South Dakota Governor Kristi Noem isn’t ruling out a run for the White House in 2024 unless former President Donald Trump jumps in the race.
“I think he’s going to run. And if President Trump runs, I’ll support him,” Noem told Washington’s chief correspondent Major Garrett on this week’s episode of “The Takeout.”
Noem has long endorsed the former president and is widely considered a potential vice president, should Trump seize the Republican nomination for a third time.
But she takes issue with Trump’s brutal and often deceitful approach to politics that relies heavily on personal insults to perceived enemies.
“I can’t fix that about him. I’ve said that many times, many times it’s one of the things I don’t appreciate about her,” Noem said, praising her for her handling of the COVID pandemic.
In his state, Noem refused to enforce mask mandates, social distancing or vaccine requirements, separating South Dakota from the vast majority of states, but in line with, The nation’s two most prominent Republican governors, Greg Abbott of Texas and Ron DeSantis of Florida, went ahead and banned private companies from enforcing vaccine requirements. Noem said she did not like the vaccine requirements but would not expand the government’s scope by interfering in private business matters.
“I believe in personal liberty,” Noem said, adding that he has no regrets for dealing with the virus. South Dakota is in the middle of the pack for per capita COVID deaths.
Noem called the COVID vaccines “incredibly unproven” but revealed that he had been vaccinated. At this point, according to the Centers for Disease Control and Prevention, about 72% of Americans have been fully vaccinated against COVID-19. The White House COVID response team continues to remind Americans that vaccination is the nation’s most important weapon against serious infections and hospitalizations and deaths.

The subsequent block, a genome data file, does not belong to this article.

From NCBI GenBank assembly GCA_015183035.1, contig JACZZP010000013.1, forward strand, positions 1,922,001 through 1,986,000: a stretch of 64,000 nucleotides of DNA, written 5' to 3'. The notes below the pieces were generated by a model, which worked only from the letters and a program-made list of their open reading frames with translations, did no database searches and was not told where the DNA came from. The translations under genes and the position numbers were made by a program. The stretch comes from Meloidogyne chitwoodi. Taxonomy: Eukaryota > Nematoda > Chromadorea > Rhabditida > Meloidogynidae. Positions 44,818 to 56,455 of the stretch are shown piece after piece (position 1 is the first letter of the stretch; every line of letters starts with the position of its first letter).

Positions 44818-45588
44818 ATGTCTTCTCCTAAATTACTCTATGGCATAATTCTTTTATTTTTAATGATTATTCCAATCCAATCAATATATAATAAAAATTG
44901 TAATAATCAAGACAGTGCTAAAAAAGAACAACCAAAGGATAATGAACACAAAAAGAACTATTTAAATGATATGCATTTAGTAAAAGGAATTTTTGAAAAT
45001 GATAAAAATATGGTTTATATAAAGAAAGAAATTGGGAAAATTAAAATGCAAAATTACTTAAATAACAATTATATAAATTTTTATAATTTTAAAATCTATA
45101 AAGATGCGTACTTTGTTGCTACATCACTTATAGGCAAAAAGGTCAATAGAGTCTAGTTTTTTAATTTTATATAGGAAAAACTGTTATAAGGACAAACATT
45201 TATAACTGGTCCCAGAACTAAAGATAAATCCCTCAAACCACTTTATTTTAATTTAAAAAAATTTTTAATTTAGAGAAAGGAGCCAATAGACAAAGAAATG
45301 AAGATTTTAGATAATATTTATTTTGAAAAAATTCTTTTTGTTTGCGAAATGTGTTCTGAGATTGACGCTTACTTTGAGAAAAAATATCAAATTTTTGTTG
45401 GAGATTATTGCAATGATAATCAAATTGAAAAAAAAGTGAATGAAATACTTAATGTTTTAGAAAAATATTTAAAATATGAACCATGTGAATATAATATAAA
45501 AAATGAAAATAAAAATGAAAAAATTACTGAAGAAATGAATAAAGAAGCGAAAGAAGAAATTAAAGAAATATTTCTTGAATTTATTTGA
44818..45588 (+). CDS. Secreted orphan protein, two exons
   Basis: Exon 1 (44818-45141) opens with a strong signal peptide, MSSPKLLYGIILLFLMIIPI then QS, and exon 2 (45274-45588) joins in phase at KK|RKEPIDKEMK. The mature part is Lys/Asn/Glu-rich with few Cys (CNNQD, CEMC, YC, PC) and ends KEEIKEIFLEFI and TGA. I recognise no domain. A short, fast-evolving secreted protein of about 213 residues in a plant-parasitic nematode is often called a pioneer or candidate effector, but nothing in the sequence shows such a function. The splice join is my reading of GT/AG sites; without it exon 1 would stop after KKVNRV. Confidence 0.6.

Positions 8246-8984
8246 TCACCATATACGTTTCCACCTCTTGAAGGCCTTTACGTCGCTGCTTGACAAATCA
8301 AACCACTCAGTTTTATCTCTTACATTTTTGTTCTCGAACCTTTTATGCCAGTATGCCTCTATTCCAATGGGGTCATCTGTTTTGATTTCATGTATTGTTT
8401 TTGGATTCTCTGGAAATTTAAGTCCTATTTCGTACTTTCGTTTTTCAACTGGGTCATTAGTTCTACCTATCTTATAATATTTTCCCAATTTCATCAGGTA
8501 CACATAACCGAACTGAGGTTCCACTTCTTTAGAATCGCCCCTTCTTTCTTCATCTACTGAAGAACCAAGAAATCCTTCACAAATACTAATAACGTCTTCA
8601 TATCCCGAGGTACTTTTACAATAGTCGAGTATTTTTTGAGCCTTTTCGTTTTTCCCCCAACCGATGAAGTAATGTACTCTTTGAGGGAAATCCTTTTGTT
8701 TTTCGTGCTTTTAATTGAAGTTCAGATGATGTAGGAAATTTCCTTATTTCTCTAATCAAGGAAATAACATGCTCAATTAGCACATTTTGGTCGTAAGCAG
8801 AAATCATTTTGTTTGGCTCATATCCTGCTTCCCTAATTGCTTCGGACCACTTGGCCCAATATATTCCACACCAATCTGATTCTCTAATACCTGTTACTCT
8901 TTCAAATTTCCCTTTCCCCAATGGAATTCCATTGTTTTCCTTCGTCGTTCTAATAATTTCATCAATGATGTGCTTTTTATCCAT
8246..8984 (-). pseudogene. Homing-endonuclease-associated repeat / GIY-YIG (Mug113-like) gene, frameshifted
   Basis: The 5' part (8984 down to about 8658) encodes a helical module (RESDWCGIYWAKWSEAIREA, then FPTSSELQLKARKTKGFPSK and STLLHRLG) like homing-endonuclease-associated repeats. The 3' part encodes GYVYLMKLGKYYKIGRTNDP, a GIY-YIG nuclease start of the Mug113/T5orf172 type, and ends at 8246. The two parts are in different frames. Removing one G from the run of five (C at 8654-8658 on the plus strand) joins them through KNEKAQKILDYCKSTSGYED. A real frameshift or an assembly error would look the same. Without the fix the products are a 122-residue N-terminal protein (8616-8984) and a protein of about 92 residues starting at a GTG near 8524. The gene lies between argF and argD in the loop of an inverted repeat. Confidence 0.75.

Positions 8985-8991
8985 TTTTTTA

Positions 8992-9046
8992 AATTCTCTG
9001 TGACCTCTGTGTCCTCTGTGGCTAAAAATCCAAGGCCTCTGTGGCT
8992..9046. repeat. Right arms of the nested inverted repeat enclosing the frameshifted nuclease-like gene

“A lot of results are not warranted and we still have to continue to look at the long-term effects of what we are developing and what we are recommending,” Noem said.
Noem said he saw “very little” the January 6 committee hearing. “I don’t spend any time watching those hearings.”
She said the Capitol attack was a “terrible day” and declined to say whether President Trump had any responsibility. “I think there are aspects of that day that we should all use to conduct our own investigations. And I know President Trump has as well.”
Noem criticized the structure of the House committee investigating the riots, which consists of 7 Democrats and two Republicans. About whether high-profile witnesses like former White House counsel Pat Ciopolone and former White House aide Cassidy Hutchinson are telling the truth, Noem said, “I believe they would like to be truthful out there.”
Executive Producer: Arden Farhik
Producers: Jamie Benson, Jacob Rosen, Sarah Cook and Eleanor Watson
CBSN Production: Erik Sausanin
Show Email: TakeoutPodcast@cbsnews.com